Soehn's Past Helps His Presence With United

"Everyone looks at him as the decision-maker, but he takes our feedback," assistant coach Mark Simpson said of Tom Soehn, above. (By Preston Keres -- The Washington Post)

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By Steven Goff
Washington Post Staff Writer
Saturday, April 14, 2007

When D.C. United Coach Tom Soehn speaks of his nomadic playing career, he conjures a grainy black-and-white image from yesteryear, when athletes rode the rails between cities and sipped five-cent cups of coffee at the corner diner before settling into a colorless hotel.

"I think we had square balls back then," he said of 13 understated seasons that took him from indoor arenas in Wichita, Denver and Las Vegas to outdoor pitches in Colorado, Dallas and Chicago.

"I probably played in eight different leagues, folded probably four of them," he added. "Some checks bounced. I got cash at the gate after a game when they were able to see if anyone came. Things were quite different."

Soehn fits the part of a character from a bygone era -- his buzz cut, his nickname ("Pops"), his look-'em-straight-in-the-eye approach. In reality, though, he is a first-year head coach who is one day short of his 41st birthday and less than seven years removed from his final appearance as a player.

Soehn's throwback persona stands in stark contrast to the United team he has inherited after three years as Peter Nowak's top assistant. It is a modern, attack-oriented squad that will open its regular season home schedule this evening at RFK Stadium against the Kansas City Wizards as the MLS Eastern Conference favorite.

Although United made several offseason roster moves, Soehn's hiring has not brought about dramatic change in the club's style. He will continue to rely on a veteran core of players and a system of play implemented by Nowak, the former Polish star who departed in December to become a U.S. men's national team assistant.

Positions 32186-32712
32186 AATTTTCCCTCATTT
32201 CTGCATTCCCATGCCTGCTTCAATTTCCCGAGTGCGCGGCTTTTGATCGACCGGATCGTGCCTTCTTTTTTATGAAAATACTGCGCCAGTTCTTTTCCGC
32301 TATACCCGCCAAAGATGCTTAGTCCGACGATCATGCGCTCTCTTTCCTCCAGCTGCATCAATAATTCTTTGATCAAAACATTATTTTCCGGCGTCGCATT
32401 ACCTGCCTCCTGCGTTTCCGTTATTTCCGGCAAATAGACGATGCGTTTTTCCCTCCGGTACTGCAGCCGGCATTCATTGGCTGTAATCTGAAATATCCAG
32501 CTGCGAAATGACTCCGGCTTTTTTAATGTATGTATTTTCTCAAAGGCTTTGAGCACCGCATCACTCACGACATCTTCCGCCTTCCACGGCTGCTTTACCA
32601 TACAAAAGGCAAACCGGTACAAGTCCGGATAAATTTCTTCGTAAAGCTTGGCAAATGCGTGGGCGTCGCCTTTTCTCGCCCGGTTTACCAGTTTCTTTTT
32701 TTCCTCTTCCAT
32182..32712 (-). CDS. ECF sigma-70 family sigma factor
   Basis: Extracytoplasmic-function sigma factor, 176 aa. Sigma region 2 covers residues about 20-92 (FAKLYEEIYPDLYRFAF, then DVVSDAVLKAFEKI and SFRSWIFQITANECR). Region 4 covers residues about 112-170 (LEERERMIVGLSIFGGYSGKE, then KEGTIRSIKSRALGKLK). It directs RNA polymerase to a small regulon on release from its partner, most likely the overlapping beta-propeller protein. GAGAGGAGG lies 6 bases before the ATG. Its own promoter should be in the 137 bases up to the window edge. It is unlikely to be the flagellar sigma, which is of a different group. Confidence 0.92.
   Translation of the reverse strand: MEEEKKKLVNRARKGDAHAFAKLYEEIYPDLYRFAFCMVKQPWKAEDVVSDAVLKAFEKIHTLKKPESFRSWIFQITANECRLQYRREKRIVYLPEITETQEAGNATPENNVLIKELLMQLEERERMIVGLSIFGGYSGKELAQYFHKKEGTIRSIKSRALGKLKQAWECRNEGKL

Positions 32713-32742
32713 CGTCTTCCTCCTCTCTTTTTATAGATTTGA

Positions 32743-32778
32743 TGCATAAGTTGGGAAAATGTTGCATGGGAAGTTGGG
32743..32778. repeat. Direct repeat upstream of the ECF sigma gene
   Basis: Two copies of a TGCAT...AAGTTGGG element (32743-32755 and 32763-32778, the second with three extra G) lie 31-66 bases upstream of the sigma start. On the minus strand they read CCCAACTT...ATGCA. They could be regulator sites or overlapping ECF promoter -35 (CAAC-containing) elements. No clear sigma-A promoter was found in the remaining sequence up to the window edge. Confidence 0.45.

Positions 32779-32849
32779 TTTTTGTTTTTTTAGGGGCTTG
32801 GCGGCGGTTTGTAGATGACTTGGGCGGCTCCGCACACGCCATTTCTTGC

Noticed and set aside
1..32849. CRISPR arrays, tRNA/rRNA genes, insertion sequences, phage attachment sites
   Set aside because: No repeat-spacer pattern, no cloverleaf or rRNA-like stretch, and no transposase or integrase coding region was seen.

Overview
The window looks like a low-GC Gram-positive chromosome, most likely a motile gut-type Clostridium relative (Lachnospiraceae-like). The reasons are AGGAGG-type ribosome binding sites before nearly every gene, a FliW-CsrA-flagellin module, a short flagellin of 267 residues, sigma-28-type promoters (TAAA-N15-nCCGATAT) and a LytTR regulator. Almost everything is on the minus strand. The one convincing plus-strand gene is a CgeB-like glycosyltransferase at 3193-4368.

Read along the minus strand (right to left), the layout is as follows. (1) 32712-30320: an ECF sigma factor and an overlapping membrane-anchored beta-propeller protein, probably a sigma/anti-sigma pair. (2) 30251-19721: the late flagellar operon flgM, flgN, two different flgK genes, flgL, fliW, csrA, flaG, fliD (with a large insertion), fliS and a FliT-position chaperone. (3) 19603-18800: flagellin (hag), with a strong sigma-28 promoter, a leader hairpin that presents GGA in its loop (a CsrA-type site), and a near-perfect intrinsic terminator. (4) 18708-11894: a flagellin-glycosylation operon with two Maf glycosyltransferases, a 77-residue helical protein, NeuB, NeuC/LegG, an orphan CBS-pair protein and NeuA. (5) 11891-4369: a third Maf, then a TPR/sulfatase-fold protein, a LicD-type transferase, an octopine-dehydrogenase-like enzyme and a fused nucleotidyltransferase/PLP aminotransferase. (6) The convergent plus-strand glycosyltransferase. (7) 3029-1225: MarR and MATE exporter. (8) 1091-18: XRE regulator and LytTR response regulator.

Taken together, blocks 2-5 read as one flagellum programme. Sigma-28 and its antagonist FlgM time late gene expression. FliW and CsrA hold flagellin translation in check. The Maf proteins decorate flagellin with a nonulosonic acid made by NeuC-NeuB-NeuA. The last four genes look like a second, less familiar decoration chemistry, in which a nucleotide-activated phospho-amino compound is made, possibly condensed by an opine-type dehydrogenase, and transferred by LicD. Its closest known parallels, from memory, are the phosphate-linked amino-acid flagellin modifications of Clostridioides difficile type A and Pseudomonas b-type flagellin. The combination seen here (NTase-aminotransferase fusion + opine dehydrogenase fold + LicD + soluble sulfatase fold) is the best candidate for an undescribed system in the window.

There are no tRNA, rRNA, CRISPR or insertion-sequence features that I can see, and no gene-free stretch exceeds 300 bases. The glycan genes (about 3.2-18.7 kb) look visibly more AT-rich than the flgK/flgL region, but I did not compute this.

The players, though, sense a stronger bond with a coach who has walked in their footsteps -- albeit in a previous era.

"He grew up playing in America, he has played with American players and he has played in our league," midfielder Ben Olsen said. "There is a huge benefit to understanding the American kid and what these young guys need to reach the next level."

There also seems to be a greater openness between the coach and players, as well as the coach and his deputies.

"I really feel more of a group element now," said assistant Mark Simpson, a former D.C. goalkeeper who has known Soehn since they were high school rivals in suburban Chicago and later faced him in college, indoor leagues and MLS. "Everyone looks at him as the decision-maker, but he takes our feedback. It just makes you feel more a part of it, knowing you can say anything anytime."

Soehn joined MLS upon its launch in 1996 and, after missing the inaugural season with a knee injury, made 63 starts in four years. He was drafted by Dallas and traded midway through the 1998 season to Chicago, where he made two trips in three years to the championship game.

The bulk of his career, however, was spent in unsound, pre-MLS circuits. There were those seven seasons with the Wichita Wings, one year with the Las Vegas Dustdevils and, in those 12 bleak summers between the demise of the North American Soccer League and the launch of MLS, outdoor gigs wherever he could find them.